I was also able to write myself about ITC’s Trade at Hand initiatives. My article Encouraging Foreign Exchange is focused particularly on the pilot of the mCollect system in Burkina Faso, Mali, Senegal, Benin and Ghana.
I shall be useing the newly available ICT Update information about market information system in developing countries in order to inprove the list of ICT4D market projects.
I have been taking a good look at the website of Grameenphone’s CellBazaar in Bangladesh. The CellBazaar initiative is certainly worth some consideration because it is one of the better established mobile marketplaces.
CellBazaar offers multiple channels for checking the listings and for submission. The mobile channels include SMS and WAP. Concurrently, all the sell offers submitted within the last 30 days are available for viewing online.
I have been particularly interested in the CellBazaar tutorials for the viewing of the available offers via mobile technology and for the submission of offers. The tutorials feature the procedures for announcing a sell lead and for checking the sell leads. The procedures (SMS Buy, SMS Sell) involve the sending of 4 text messages in order to sell, and of 5 messages in order to buy. In response, the user of the system receives lists of the available metacathegory, cathegory, sub-cathegory and price range options. The user makes a choice by texting to CellBazaar the number of the selected option.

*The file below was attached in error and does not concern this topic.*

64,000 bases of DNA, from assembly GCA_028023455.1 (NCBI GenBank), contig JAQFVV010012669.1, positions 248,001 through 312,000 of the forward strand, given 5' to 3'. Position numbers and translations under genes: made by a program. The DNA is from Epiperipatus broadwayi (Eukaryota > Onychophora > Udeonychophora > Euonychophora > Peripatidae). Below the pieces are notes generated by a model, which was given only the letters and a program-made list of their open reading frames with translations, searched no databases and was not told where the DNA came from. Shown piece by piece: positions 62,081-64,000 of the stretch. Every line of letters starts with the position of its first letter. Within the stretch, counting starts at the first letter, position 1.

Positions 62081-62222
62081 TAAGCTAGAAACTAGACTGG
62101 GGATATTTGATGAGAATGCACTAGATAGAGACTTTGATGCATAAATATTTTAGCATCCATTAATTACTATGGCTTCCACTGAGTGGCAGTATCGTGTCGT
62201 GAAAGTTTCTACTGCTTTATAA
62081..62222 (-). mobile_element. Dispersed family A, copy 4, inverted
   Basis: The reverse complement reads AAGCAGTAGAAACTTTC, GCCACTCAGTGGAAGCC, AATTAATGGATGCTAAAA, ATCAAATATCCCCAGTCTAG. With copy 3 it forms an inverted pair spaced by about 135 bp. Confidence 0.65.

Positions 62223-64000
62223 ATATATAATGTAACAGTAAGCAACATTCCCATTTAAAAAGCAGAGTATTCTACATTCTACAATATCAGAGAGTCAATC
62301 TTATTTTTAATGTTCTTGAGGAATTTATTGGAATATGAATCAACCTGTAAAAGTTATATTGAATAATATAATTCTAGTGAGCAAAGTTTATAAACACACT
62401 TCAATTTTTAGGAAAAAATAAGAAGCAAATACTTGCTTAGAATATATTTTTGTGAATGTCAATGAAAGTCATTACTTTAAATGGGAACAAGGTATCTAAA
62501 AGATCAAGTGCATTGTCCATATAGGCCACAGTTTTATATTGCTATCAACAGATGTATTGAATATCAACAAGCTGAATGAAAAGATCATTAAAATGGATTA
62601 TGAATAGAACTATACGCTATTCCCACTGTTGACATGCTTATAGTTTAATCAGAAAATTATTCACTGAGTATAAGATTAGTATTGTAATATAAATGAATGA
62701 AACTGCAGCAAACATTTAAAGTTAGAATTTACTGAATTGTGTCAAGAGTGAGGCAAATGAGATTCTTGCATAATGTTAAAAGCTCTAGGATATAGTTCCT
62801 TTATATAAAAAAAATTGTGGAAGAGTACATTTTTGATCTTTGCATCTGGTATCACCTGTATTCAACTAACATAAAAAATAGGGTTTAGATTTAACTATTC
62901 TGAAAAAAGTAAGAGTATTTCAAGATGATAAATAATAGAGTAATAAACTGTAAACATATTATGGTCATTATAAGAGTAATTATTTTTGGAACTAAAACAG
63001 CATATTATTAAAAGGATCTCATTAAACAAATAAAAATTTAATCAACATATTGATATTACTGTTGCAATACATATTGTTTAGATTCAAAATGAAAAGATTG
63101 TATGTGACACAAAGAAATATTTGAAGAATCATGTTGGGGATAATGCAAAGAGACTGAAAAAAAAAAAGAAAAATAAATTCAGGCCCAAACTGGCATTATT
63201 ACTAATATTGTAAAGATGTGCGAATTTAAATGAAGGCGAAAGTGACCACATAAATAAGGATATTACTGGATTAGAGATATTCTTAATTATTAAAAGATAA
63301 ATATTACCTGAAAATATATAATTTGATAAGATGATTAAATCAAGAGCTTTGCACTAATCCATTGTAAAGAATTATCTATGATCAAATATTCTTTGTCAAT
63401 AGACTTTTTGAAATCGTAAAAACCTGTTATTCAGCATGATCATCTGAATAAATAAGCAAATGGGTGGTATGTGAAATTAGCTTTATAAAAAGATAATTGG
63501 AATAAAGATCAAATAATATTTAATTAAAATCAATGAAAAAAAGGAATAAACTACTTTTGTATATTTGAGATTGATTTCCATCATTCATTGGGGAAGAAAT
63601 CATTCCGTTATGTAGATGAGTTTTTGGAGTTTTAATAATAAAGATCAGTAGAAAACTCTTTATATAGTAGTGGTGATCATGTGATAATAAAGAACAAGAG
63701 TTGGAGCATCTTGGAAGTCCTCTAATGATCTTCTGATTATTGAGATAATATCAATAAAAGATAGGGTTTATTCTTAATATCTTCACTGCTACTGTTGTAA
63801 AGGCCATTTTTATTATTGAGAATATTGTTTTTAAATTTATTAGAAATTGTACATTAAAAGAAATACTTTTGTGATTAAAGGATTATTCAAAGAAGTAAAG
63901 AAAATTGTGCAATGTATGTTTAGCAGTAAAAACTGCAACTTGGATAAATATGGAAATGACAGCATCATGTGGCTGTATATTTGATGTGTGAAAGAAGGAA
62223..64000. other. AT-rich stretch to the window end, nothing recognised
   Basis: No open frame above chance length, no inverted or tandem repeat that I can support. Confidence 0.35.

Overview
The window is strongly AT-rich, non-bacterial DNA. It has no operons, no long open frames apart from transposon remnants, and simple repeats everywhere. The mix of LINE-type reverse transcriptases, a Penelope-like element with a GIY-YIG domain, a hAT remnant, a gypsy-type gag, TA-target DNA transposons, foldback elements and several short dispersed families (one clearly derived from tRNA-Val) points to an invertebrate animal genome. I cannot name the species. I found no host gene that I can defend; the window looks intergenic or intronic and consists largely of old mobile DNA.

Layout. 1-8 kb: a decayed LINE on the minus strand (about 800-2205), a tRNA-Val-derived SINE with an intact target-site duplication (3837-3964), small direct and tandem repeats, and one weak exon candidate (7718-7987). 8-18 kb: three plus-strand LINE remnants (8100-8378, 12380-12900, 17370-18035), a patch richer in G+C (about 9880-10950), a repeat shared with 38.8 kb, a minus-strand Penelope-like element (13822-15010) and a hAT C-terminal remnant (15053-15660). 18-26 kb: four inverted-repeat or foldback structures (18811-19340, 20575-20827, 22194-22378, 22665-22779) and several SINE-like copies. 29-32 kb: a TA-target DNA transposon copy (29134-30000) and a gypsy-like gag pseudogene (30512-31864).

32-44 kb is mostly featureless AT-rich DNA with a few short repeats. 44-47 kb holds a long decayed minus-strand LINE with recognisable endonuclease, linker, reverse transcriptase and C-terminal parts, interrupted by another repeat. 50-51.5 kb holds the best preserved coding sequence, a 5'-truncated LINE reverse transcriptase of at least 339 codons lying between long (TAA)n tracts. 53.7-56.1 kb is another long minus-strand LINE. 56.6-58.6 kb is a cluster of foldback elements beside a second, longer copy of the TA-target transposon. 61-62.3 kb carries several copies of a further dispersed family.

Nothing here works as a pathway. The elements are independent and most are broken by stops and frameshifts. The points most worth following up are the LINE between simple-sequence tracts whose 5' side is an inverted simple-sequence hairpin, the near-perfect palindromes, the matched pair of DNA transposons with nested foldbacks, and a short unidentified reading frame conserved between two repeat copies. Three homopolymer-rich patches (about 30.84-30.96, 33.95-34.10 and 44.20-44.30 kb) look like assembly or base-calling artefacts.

The buying and selling procedures are less clumsy when the users have WAP trechnology at their disposal. The buying and the selling procedures are explained respectively at WAP Buy and WAP Sell.
Considering the SMS and WAP procedures one fact sticks out. In neither selling procedures (SMS or WAP) is the user required to specify his/her location. In the WAP Buy procedure once a buyer chooses the sub-cathegory of goods he/she is interested in, he/she needs to specify a location and a price range. In the SMS Buy procedure the is required to specify a price range. This all leaves the question open as to how CellBazaar is able to know the location of its users. Is anyone aware of what location technology they are using? If CellBazaar do indeed infer the location of their users without asking them to confirm it, that seems to me a rather poor practice. If it is otherwise, I would very much appreciate hearing about it.